Yale School of Management Professors Tristan L. Botelho and Florian Ederer have been recognized for their research by the Technology, Innovation Management & Entrepreneurship Section (TIMES) of the Institute for Operational Research and Management Sciences.
Botelho, assistant professor of organizational behavior, received the Technology, Innovation Management & Entrepreneurship Best Dissertation Award from the Institute for Operational Research and Management Sciences for his dissertation, titled “Essays on Knowledge Sharing and an Opt-in Evaluation Process among Investment Professionals.”
In 2016, Botelho was the first-place winner of the INFORMS Organization Science Dissertation Proposal Competition.
Botelho’s research interests include digital platforms and entrepreneurship, with a focus on questions related to careers, innovation, social evaluation, and strategy. In current work, he explores how factors unrelated to quality, such as gender and social influence, affect the ratings investment professionals receive. In other work, he focuses on how employer characteristics affect the likelihood that an employee becomes an entrepreneur and how an entrepreneur’s social network affects their performance. His research has appeared in Administrative Science Quarterly, Organization Science, Harvard Business Review, and London School of Economics Business Review, and has been recognized by several awards.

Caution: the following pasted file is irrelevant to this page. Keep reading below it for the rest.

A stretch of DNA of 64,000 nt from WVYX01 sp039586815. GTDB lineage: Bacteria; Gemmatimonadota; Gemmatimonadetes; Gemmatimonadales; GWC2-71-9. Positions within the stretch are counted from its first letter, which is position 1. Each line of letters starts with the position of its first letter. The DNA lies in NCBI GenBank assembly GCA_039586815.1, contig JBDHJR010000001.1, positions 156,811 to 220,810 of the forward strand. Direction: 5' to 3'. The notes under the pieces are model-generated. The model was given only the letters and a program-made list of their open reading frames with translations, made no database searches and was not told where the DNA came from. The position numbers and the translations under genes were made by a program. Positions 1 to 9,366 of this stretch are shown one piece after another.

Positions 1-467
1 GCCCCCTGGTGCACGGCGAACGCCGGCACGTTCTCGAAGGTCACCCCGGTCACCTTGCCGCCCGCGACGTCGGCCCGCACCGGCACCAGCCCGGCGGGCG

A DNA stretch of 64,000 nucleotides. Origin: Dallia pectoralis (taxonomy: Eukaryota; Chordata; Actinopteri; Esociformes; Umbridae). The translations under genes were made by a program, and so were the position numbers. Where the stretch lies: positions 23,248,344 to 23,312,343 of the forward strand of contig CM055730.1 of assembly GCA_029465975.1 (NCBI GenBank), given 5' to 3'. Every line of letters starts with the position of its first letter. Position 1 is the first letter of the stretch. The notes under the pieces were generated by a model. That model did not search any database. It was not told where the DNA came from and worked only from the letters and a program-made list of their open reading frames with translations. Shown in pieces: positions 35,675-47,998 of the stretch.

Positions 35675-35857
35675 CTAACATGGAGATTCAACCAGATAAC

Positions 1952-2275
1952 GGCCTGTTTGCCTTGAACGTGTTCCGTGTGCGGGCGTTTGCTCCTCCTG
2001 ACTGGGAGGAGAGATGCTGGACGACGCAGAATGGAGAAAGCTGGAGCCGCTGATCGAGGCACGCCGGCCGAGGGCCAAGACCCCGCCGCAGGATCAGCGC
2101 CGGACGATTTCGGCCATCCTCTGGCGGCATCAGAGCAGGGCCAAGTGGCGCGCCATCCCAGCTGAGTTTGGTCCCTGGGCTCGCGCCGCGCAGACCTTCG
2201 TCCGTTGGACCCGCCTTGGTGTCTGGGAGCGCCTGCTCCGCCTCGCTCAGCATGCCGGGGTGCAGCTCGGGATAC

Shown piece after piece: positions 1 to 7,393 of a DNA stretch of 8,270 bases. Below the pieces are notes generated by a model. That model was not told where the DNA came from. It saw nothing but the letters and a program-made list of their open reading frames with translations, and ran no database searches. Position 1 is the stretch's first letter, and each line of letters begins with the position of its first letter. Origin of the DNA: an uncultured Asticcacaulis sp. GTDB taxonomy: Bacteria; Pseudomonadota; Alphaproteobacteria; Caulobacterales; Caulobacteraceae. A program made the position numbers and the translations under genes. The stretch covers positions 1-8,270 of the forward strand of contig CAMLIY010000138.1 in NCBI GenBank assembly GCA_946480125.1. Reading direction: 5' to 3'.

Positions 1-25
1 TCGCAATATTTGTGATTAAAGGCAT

Ederer, assistant professor of economics, received the Best Paper Award from INFORMS TIMES for “Is Pay for Performance Detrimental to Innovation?,” which he coauthored with Gustavo Manso. Each year, the award recognizes a paper chosen from among the most-cited articles published in INFORMS journals five years earlier—in this case, in 2013.
Ederer’s research is in the areas of organizational economics, innovation, social learning, and experimental economics. Some of his recent research focuses on how investors learn from and are influenced by the decisions of their peers. He has written a series of papers on how firms design compensation and performance evaluation schemes to motivate workers to innovate, on the design of incentive systems that prevent gaming, and on the optimal use of feedback mechanisms in organizations. Methodologically, he draws on a broad set of tools to most effectively address this set of research questions, often combining theoretical models with experimental evidence from the lab and the field.